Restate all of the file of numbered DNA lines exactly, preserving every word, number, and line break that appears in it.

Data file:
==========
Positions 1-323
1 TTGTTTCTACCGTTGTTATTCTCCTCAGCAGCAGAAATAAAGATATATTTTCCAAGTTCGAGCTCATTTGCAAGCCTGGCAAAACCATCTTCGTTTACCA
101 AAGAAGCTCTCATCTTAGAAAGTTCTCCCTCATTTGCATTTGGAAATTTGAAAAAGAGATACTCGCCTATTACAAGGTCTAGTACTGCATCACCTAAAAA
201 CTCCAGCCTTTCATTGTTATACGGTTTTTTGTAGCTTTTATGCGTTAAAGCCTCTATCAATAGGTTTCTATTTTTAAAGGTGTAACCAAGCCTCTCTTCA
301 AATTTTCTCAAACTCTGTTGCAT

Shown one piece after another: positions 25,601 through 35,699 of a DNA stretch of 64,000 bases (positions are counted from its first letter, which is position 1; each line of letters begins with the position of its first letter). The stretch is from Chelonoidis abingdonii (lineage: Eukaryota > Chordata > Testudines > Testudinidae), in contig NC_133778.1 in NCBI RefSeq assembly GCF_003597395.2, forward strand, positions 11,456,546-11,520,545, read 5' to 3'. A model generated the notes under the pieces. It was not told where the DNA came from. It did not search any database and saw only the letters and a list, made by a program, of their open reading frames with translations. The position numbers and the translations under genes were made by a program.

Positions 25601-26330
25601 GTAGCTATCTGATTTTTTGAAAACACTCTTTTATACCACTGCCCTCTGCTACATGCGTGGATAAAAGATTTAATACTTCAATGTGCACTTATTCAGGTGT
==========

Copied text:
Positions 1-323
1 TTGTTTCTACCGTTGTTATTCTCCTCAGCAGCAGAAATAAAGATATATTTTCCAAGTTCGAGCTCATTTGCAAGCCTGGCAAAACCATCTTCGTTTACCA
101 AAGAAGCTCTCATCTTAGAAAGTTCTCCCTCATTTGCATTTGGAAATTTGAAAAAGAGATACTCGCCTATTACAAGGTCTAGTACTGCATCACCTAAAAA
201 CTCCAGCCTTTCATTGTTATACGGTTTTTTGTAGCTTTTATGCGTTAAAGCCTCTATCAATAGGTTTCTATTTTTAAAGGTGTAACCAAGCCTCTCTTCA
301 AATTTTCTCAAACTCTGTTGCAT

Shown one piece after another: positions 25,601 through 35,699 of a DNA stretch of 64,000 bases (positions are counted from its first letter, which is position 1; each line of letters begins with the position of its first letter). The stretch is from Chelonoidis abingdonii (lineage: Eukaryota > Chordata > Testudines > Testudinidae), in contig NC_133778.1 in NCBI RefSeq assembly GCF_003597395.2, forward strand, positions 11,456,546-11,520,545, read 5' to 3'. A model generated the notes under the pieces. It was not told where the DNA came from. It did not search any database and saw only the letters and a list, made by a program, of their open reading frames with translations. The position numbers and the translations under genes were made by a program.

Positions 25601-26330
25601 GTAGCTATCTGATTTTTTGAAAACACTCTTTTATACCACTGCCCTCTGCTACATGCGTGGATAAAAGATTTAATACTTCAATGTGCACTTATTCAGGTGT